Then I spent two months on a real movie set, and realized it wasn’t the lifestyle I wanted to pursue. There are many, many reasons for that decision, which I won’t go into here. Suffice it to say, I veered off and wrote some books instead. But I did manage to film some of my stories before I changed careers. Continue reading
I have a little side project I’m going to be experimenting with while I work on other things. I’ve wanted to do a virus story for a long time, and I have been jotting down infrequent notes off and on for about a year. I’ve finally landed on an underlying premise for my story that I think is (hopefully) mostly unique.
With Amazon’s new Kindle Unlimited program, which allows readers to binge on unlimited Amazon-exclusive books for $8.99 a month (think Netflix for books), and with my propensity for writing roughly 20,000 word chunks before needing a refueling break, I finally hit on an idea that might work given enough motivation and planning:
A serial novel with steady, frequent releases, chock full ‘o cliffhangers like a television show, exclusive to Amazon (at least in the beginning).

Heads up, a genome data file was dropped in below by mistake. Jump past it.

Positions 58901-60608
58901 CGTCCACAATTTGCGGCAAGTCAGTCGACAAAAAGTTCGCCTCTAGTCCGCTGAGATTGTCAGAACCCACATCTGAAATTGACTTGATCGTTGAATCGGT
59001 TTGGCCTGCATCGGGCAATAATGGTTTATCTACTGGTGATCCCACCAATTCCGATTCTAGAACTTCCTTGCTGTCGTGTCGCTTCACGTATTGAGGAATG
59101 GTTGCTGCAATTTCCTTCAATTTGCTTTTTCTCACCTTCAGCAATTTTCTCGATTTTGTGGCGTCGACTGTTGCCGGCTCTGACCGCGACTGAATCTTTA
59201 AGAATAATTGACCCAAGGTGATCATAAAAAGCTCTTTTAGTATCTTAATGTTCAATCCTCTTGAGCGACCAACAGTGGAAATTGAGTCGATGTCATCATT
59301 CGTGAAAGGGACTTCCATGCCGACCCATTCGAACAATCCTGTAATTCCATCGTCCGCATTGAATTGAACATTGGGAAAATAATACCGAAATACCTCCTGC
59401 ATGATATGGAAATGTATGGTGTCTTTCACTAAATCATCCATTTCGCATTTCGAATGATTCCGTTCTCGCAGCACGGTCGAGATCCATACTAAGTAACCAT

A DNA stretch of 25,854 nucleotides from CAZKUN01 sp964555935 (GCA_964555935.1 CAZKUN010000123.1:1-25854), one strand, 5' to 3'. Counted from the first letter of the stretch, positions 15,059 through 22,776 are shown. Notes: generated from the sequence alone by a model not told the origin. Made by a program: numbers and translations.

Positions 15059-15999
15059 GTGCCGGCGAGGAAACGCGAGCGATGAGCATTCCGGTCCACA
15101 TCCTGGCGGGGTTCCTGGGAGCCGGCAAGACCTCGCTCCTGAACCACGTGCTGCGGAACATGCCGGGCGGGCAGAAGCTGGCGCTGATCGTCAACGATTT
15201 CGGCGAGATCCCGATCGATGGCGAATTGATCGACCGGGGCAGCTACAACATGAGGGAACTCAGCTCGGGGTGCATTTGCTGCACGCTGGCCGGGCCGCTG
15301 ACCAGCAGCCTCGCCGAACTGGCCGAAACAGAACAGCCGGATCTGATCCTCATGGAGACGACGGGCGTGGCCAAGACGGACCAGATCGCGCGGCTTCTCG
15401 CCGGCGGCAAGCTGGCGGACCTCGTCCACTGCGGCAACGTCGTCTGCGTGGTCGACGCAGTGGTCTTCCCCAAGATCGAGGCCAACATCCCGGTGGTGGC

Introducing Genesis Plague. Continue reading
They say to write what you know, but if I wrote what I knew, I would never have learned about two awesome little creatures called the tardigrade and the Pompeii worm (Wikipedia links).
Tardigrade (Photo credit: Wired.com)
Pompeii Worm (Photo credit: Wikipedia)
These two little guys are extremophiles, which means they have unusually high tolerances for temperature. In the case of the tardigrade, it can survive just about anything you throw at it, including a decade of dehydration, freezing to one degree above absolute zero, and the vacuum of space. Oh, and they can also survive direct, unfiltered radiation from the sun, a radiation that would cook a human alive. So, they’re kind of tough, you know? Continue reading